The World Ultra Wealth Report for 2013, a comprehensive analysis of the global ultra-high net worth population has identified the 10 nations with the greatest number of ultra-wealthy residents.
> Ultra-high net worth population: 65,505
> 1-yr. change: 8.7%
> 2012 GDP per capita: $49,922
> 2012 population: 316 million
> 2012 GDP: $15.9 trillion
The United States has more ultra-rich residents than any other country in the world, and accounts for nearly a third of the ultra-high net worth population, with more than 65,000 at last count. For comparison: China, Germany, India, Japan and the United Kingdom together have less than 62,000 ultra-high net worth residents. New York City is home to more than 8,000 ultra-wealthy residents, far more than any city in Europe. Los Angeles and San Francisco each fall slightly short of 5,000. The combined wealth of America’s ultra-high net worth residents was more than $9 trillion.
> Ultra-high net worth population: 17,820
> 1-yr. change: 13.0%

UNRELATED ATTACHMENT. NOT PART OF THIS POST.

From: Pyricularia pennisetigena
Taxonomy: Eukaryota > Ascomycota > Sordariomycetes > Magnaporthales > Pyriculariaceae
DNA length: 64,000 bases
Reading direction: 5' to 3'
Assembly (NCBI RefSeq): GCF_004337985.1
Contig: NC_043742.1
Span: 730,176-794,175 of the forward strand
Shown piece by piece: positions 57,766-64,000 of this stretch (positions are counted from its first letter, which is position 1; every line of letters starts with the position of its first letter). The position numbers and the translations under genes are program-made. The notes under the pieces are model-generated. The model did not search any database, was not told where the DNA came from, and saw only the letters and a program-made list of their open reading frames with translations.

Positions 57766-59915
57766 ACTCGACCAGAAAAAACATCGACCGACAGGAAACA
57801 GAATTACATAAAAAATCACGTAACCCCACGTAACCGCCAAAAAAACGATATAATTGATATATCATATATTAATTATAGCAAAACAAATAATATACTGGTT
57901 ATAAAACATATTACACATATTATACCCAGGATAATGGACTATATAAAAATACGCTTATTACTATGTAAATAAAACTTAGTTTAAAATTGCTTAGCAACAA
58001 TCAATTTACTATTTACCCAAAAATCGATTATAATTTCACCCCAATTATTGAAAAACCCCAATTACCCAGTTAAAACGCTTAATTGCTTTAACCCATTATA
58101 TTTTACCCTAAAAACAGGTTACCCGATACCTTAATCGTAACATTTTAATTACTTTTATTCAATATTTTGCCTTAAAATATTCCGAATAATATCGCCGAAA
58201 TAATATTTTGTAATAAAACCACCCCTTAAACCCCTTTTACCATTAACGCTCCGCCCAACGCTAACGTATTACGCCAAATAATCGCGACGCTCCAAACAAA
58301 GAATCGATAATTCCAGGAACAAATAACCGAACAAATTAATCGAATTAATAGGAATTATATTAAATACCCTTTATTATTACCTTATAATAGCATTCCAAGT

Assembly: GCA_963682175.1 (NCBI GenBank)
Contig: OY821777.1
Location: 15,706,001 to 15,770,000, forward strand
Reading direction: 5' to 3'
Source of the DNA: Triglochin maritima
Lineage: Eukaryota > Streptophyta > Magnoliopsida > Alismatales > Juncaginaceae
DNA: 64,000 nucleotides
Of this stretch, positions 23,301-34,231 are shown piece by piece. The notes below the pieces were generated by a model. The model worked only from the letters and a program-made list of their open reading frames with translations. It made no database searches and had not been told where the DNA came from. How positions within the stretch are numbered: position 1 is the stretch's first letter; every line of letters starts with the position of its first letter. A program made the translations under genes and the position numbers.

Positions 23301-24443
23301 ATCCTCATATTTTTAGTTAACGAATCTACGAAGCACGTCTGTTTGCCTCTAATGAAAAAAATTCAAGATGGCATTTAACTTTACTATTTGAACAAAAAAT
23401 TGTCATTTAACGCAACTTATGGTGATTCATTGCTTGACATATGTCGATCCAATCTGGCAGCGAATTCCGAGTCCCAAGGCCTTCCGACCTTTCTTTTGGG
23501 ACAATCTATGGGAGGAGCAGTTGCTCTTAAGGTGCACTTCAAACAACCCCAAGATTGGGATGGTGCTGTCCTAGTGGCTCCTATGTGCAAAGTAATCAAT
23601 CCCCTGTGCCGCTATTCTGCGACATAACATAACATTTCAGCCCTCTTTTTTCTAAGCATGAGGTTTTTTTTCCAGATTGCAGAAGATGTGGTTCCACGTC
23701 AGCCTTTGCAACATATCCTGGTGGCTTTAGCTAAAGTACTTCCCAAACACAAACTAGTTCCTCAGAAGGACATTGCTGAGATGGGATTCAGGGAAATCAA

> 2012 GDP per capita: $39,028
> 2012 population: 81 million
> 2012 GDP: $3.3 trillion
Germany added more than 2,000 ultra-high net worth individuals in the past year. Additionally, four of the 10 cities with the highest populations of extremely wealthy individuals are in Germany. Despite a recent decline in exports, the country still remains a major exporter and continues to run a large trade surplus. However, the country narrowly avoided falling into a recession in 2012, and GDP growth is expected to be slow through 2013. While women make up just 6% of the nation’s ultra-high net worth individuals, they account for 15% of all wealth held by the ultra-wealthy. Germany’s richest woman, Susanne Klatten, is worth $14.3 billion, according to Forbes’ billionaires listing.
> Ultra-high net worth population: 14,270
> 1-yr. change: 11.2%
> 2012 GDP per capita: $36,266
> 2012 population: 127 million
> 2012 GDP: $4.7 trillion
After a long recession, economic growth may be on the horizon for Japan. Alongside the potential return to growth and a surging stock market, the number of ultra-wealthy individuals in Japan jumped by 11.2%. The cumulative wealth of such individuals also rose 12.5%, versus an increase of 5.4% for Asia (excluding the Middle East). However, Japan faces considerable uncertainty going forward, especially regarding the country’s aggressive plans to spur economic growth through inflation — called “Abenomics” — and a planned nationwide sales tax hike. Japan also faces a massive debt burden, totaling an estimated 238% of GDP as of 2012, according to the IMF.